Donzellini's case was far from being exceptional in 16th century Italy. Many more heretical physicians were inserted in a network of medical practice, cultural exchange, and religious dissent. After having reconstructed the case-study’s network, NETDIS maps other heretical physicians’ professional and religious bonds, stemming from the Republic of Venice. The expanded research stemmed from four case studies of physicians included in my database: Girolamo Donzellini, Teofilo Panarelli, Decio Bellebuono and Gian Battista Gemma. Some of the contacts that they had in common were scholars, writers, and alchemists involved in what I called “the great utopia network”: from the intersection of cultural and professional connections among scholars, doctors, alchemists and printers, we can draw the existence of a community which shared the same inclination towards philosophy, science and religion.
NETDIS has tracked the ultra-venetian ties of the physicians active in Venice and the ulterior links that exiled physicians built with relevant figures in the European medical and religious frame. This final map visualises the personal, cultural, religious, and professional bonds of Italian heretical physicians all over Europe, considering also their religious inclination, a crucial aspect to understand the link between medicine and heresy as an essential factor in the rise of freedom of thought. The result has been very promising: historical network analysis allowed to seize gender and class dynamics in the heretical movement and in the perpetuation of cultural/scientific activities.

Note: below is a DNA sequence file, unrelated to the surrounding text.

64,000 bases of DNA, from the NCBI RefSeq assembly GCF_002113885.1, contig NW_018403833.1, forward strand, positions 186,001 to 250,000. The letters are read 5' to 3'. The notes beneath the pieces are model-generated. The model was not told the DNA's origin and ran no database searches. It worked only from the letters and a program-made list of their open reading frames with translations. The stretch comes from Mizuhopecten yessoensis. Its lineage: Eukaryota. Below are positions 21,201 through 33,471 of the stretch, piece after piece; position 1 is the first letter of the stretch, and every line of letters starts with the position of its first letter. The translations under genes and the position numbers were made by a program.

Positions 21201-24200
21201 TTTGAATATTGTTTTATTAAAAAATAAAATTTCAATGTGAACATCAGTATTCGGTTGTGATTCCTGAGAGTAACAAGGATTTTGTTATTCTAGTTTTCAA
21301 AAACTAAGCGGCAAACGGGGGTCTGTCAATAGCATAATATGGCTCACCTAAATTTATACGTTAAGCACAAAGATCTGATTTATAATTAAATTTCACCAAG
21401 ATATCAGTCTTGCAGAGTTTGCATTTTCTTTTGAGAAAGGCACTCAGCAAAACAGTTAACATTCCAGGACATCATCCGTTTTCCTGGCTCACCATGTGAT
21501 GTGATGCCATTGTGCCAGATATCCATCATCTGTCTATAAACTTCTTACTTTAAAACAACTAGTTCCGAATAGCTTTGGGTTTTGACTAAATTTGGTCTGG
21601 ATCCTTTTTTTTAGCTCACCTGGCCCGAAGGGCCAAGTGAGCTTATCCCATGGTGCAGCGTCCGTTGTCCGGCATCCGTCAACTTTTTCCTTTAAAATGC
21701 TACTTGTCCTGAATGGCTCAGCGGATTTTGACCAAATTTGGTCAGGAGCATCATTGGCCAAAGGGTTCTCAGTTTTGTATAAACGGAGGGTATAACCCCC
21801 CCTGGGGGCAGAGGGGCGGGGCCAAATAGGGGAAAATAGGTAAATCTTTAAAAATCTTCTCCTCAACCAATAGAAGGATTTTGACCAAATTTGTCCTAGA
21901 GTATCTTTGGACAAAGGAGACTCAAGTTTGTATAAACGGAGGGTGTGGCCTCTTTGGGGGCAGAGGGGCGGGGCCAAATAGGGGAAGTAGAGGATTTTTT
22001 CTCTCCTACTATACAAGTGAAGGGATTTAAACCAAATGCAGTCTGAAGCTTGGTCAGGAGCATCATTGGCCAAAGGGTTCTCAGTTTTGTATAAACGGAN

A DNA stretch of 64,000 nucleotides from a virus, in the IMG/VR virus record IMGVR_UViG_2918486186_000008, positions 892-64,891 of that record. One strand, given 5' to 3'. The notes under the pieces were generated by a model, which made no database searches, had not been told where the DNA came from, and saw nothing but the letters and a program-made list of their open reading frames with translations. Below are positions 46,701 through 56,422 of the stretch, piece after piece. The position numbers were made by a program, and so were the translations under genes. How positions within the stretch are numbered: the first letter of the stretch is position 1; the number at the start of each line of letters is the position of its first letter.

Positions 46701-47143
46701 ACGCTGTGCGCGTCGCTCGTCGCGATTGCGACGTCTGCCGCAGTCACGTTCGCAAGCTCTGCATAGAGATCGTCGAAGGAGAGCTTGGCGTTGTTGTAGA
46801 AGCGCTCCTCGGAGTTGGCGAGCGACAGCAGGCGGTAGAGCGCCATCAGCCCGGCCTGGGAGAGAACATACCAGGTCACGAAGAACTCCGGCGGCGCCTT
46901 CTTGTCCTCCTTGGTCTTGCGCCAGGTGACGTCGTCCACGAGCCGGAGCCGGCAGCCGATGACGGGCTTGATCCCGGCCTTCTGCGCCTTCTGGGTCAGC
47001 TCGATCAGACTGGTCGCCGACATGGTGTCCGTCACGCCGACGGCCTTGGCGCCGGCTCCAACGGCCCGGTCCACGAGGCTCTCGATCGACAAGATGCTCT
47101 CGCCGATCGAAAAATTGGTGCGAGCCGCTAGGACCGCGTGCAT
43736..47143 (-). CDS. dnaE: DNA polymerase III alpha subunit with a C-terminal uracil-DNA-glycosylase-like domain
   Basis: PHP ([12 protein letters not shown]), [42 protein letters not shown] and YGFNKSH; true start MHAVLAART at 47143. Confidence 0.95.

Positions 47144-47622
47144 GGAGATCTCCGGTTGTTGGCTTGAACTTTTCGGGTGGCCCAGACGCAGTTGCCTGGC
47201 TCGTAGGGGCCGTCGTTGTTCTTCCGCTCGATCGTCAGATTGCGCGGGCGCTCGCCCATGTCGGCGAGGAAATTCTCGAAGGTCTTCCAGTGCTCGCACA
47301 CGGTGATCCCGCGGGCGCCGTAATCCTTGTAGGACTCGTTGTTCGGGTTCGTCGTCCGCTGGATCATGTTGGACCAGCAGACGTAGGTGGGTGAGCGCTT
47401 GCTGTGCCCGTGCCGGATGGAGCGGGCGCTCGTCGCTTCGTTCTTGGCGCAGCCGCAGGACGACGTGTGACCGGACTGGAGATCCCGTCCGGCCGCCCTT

The research in the archives in Veneto has been accomplished, providing the NETDIS database with important details about the biographies of the heretical physicians that are at the core of NETDIS project, and of those of their accomplices (not necessarily doctors). In addition to Inquisition records, NETDIS has widened its scope to include other kind of sources, in particular notary ones, the typical sources of social history research. They have shown to be useful in widening our perspectives about the life of heretical individuals and communities in 16th century Venice. This methodology also allowed to reflect upon the interactivity between historical frames and the concrete existence of communities of dissent in the past: how they existed, how they shaped and reshaped themselves, who were the leading figures within them, what was the role of specific social and professional categories like doctors, who were the most central nodes, for what reason, and so on. The medical-heretical network had specific and homogenous cultural and religious characteristics, while it was varied in social respects. This information supplies the material for a further iteration of the maps produced at Stanford.